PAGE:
The site offers hints as to the story and the production team currently in place, including noting that Filmworks FX—a post-production company that’s worked on Red Riding Hood, Knight and Day, The Tourist, and other Hollywood film projects—is on-board to handled VFX and is intimately involved at an unusually early stage in development.
Besides the official website, Mike the Pike Productions have also launched a Facebook Page—named Blackstone Manor, after a key location in the novella—which features news, updates, and the occasional query to readers. Right now, the page asks fans who they’d like to see direct The Skin Trade, and I’ve chimed in with British director Neil Marshall, who recently wrapped up filming on the penultimate episode of HBO’s Game of Thrones... and who first rose to the attention of horror fans thanks to his cult classic, Dog Soldiers.
The Hollywood Reporter exclusively reveals that Wild Cards had been optioned for development by Syfy Films—the theatrical division of the Syfy channel—and Universal Studios, with the screenplay set to be handled by there-from-the-start author Melinda Snodgrass, who (like GRRM) has TV writing experience.
An interesting interview at NY Magazine cropped up. It starts out discussing Game of Thrones—revealing for the first time that while Sean Bean may have been the first choice for Ned, the producers hedged their bets (probably due to uncertainty at the actor’s availabiity) by auditioning additional actors—but then shifts to some very interesting questions regarding A Dance with Dragons... particularly one bit in it which appears to have given Martin significant pause before he answered it. Hrm….
Well worth reading, and not just because Westeros.org and the in-progress World of Ice Fire world book are mentioned! Also, for those new to the site, this interview—and many, many others over the years—are linked at the So Spake Martin collection.
George R.R. Martin and Gardner Dozois have once more teamed up as editors to put together a new, themed anthology, and it’s hit shelves today!
Down These Strange Streets (US Hardcover, UK Hardcover, US Kindle) features more than a dozen authors writing urban fantasy short stories, including such notables as Carrie Vaughn, Patricia Briggs, Diana Gabaldon, and Martin’s fellow HBO-adapted author, Charlaine Harris. Other contributors include Melinda Snodgrass, M.L.N. Hanover, Simon R. Green, and Lisa Tuttle.
A complete table of contents can be found below:
We posted a couple of weeks ago about NPR asking SF/F readers to vote on a very long list (237 finalists in total) so they could narrow it down to a Top 100 Science Fiction and Fantasy titles. The results are in, and it’s a great pleasure to see that George R.R. Martin’s “A Song of Ice and Fire” series not only made the list, it went all the way to #5. Ahead of it were Frank Herbert’s Dune, Orson Scott Card’s Ender’s Game, Douglas Adams’s The Hitchhiker’s Guide to the Galaxy, and at #1, what else? J.R.R. Tolkien’s The Lord of the Rings.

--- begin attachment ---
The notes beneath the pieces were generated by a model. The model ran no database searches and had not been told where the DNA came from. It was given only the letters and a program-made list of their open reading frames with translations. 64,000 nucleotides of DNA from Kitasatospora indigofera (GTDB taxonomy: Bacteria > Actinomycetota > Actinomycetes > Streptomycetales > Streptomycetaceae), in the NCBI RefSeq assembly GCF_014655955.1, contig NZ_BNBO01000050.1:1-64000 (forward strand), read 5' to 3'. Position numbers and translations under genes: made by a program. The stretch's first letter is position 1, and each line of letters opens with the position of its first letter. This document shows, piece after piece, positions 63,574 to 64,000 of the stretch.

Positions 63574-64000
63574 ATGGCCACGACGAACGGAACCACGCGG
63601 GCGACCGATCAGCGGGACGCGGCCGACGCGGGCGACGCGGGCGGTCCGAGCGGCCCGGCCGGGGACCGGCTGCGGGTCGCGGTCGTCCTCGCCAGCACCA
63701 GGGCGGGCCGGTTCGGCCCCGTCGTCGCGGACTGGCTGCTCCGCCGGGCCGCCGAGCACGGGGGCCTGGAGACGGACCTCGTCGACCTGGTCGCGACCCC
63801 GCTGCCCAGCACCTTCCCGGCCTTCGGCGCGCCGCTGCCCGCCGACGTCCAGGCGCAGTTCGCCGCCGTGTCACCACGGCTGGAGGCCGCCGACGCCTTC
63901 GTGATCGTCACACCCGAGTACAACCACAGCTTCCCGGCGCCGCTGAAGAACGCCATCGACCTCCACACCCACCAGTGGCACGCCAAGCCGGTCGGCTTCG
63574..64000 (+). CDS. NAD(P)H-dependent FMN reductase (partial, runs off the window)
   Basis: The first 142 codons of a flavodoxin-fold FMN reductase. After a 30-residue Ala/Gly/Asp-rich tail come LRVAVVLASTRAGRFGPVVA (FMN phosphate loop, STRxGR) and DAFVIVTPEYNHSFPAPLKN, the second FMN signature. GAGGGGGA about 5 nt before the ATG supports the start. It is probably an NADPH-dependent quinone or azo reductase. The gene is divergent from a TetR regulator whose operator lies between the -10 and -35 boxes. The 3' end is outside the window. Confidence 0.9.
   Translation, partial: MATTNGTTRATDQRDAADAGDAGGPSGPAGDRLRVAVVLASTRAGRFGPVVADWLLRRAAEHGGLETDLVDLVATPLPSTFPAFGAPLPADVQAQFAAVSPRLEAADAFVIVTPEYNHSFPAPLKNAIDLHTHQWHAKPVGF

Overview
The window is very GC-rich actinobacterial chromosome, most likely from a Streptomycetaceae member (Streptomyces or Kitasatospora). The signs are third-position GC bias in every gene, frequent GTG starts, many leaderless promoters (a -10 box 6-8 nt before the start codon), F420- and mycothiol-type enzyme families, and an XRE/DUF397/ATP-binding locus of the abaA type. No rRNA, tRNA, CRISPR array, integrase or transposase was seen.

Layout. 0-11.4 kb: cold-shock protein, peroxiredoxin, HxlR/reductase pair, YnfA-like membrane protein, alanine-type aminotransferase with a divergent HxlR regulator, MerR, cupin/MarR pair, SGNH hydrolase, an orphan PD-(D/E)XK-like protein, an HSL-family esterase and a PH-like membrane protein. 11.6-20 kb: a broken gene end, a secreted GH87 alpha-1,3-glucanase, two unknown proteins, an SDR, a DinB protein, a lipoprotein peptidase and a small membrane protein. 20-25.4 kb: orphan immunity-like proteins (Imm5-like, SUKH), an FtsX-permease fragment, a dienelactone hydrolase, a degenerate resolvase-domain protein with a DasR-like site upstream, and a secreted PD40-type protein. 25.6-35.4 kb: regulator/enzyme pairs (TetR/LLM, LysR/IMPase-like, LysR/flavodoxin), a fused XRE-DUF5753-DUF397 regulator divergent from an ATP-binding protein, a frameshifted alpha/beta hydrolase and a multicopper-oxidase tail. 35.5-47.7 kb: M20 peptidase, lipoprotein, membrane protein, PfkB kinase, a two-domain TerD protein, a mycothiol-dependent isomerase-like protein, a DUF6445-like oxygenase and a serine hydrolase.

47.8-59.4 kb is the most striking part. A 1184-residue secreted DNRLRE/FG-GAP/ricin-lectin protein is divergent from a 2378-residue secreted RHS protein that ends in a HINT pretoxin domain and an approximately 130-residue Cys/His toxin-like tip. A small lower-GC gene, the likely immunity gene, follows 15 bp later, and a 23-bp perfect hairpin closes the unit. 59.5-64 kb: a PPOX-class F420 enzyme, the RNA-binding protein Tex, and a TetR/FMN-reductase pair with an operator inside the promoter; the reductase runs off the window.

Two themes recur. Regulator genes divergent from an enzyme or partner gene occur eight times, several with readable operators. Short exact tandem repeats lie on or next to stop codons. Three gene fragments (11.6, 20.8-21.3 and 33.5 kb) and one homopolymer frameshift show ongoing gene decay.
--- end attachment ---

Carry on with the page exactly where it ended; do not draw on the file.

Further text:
Congratulations to George, and to the other authors on the list, which is worth checking out (and lets give a special shoutout to Ursula K. Le Guin’s body of work, which really should have rated much higher, in our opinion… and may have done so, if only someone had thought to put the Earthsea quartet on the list!)
Well, if Tolkien got the Bored of the Rings treatment, why not? Once they start parodying you, you’ve hit a certain level of cultural currency.
According to The Wrap, Thomas Dunne Books have acquired the rights to A Game of Groans from pseudonymous author George R.R. Contanza. There’s a brief blurb of the novel attached to the report, which reads as follows:
Well, this is a nice surprise: according to George R. R. Martin’s post regarding this year’s Worldcon, Renovation, he’ll be reading an extract from the sixth book in the “A Song of Ice and Fire” series, The Winds of Winter. This, and many other items, are on GRRM’s schedule for the convention.
We suspect that the reading on Thursday (scheduled for 2 hours, though we suspect a Q&A is part of it) is going to feature a room filled to capacity.
For those who are primarily interested in the TV show, the Game of Thrones presentation panel was extended from one hour to two hours, so it can accomadate a special screening of George’s episode, “The Pointy End”... with commentary from the author himself! Wow. Besides that, David J. Peterson—creator of the Dothraki language for the show—will be on hand for panels and workshops related to language creation, including a presentation on Dothraki; his schedule can be found here.
Having twice attended Worldcon, we have to really recommend paying a visit—even if just for one day—to get a look at a science fiction convention as the SF fandom community have developed to a high (if sometimes eccentric) art form. Thousands of fellow fans, well-stocked dealers and art rooms, costuming galore, and (literally) hundreds of program items featuring writers, editors, fans, scientists, academics, and even the occasional actor or screenwriter—there’s nothing quite like Worldcon out there. The price may seem steep, but the value’s quite high. Not least if you just want to hang out with George, who we guarantee will be hanging out with the fans at the convention during the nightly floor parties thrown at the convention hotel; make sure not to miss the Brotherhood without Banners parties!
And if you can’t make it… well, I’m pretty sure the forum is going to feature reports regarding these events within hours (perhaps even minutes) of their conclusion. Keep an eye out!
The Westeros network consists of several different sites, including a forum and a wiki, for all your A Song of Ice and Fire needs.